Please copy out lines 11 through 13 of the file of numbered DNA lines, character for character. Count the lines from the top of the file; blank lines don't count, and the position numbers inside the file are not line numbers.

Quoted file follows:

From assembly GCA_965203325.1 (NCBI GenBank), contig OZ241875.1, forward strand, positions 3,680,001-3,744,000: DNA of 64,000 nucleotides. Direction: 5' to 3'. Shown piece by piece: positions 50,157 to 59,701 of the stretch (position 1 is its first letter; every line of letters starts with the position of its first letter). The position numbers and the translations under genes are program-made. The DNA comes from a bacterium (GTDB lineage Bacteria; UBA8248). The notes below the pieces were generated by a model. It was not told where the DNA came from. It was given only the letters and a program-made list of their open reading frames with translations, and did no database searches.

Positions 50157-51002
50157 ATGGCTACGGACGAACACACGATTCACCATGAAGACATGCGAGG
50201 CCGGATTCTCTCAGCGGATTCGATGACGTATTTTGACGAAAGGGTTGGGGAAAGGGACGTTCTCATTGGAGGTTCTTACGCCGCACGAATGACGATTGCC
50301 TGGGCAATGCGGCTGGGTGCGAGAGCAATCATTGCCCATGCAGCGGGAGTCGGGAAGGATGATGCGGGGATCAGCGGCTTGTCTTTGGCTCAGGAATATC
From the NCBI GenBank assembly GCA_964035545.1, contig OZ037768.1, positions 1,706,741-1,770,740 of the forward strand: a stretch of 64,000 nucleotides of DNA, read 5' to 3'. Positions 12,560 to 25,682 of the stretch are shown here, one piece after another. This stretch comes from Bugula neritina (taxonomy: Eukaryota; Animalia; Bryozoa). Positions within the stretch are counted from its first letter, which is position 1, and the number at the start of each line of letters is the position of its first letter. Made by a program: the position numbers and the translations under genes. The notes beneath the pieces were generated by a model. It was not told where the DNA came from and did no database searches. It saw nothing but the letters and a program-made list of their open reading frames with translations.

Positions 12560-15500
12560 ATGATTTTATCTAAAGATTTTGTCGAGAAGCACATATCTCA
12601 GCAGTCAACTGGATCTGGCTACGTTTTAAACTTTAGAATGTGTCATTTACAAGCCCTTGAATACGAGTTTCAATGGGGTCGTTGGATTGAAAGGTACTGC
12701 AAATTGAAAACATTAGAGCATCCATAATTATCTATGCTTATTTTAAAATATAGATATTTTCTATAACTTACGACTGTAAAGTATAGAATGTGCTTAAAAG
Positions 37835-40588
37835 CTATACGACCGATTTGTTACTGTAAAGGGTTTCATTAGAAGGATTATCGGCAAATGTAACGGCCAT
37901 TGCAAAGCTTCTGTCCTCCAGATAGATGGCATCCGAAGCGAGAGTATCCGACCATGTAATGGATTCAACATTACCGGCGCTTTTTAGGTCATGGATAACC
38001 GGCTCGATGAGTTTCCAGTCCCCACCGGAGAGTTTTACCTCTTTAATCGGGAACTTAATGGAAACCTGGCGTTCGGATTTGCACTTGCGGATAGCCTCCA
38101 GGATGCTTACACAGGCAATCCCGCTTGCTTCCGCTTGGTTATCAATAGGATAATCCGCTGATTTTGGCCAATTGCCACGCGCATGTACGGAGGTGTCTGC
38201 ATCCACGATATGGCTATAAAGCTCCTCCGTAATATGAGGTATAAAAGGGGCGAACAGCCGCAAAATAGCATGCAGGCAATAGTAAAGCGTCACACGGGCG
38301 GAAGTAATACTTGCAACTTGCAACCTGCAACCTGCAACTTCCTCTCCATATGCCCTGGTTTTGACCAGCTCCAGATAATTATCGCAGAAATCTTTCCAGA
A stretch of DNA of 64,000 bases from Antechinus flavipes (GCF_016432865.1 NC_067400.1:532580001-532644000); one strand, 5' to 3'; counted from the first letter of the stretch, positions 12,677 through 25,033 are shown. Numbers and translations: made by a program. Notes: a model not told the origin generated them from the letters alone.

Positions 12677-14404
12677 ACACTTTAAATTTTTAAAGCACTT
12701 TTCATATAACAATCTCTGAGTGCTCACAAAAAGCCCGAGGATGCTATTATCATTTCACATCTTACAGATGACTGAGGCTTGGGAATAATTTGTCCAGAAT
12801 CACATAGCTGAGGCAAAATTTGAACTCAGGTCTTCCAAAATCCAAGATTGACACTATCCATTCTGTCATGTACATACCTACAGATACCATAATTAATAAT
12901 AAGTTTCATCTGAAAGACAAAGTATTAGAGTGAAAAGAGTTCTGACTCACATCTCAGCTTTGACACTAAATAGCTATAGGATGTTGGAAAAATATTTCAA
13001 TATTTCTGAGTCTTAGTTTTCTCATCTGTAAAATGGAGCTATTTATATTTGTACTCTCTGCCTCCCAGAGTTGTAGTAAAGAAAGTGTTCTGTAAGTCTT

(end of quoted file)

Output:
Positions 37835-40588
37835 CTATACGACCGATTTGTTACTGTAAAGGGTTTCATTAGAAGGATTATCGGCAAATGTAACGGCCAT
37901 TGCAAAGCTTCTGTCCTCCAGATAGATGGCATCCGAAGCGAGAGTATCCGACCATGTAATGGATTCAACATTACCGGCGCTTTTTAGGTCATGGATAACC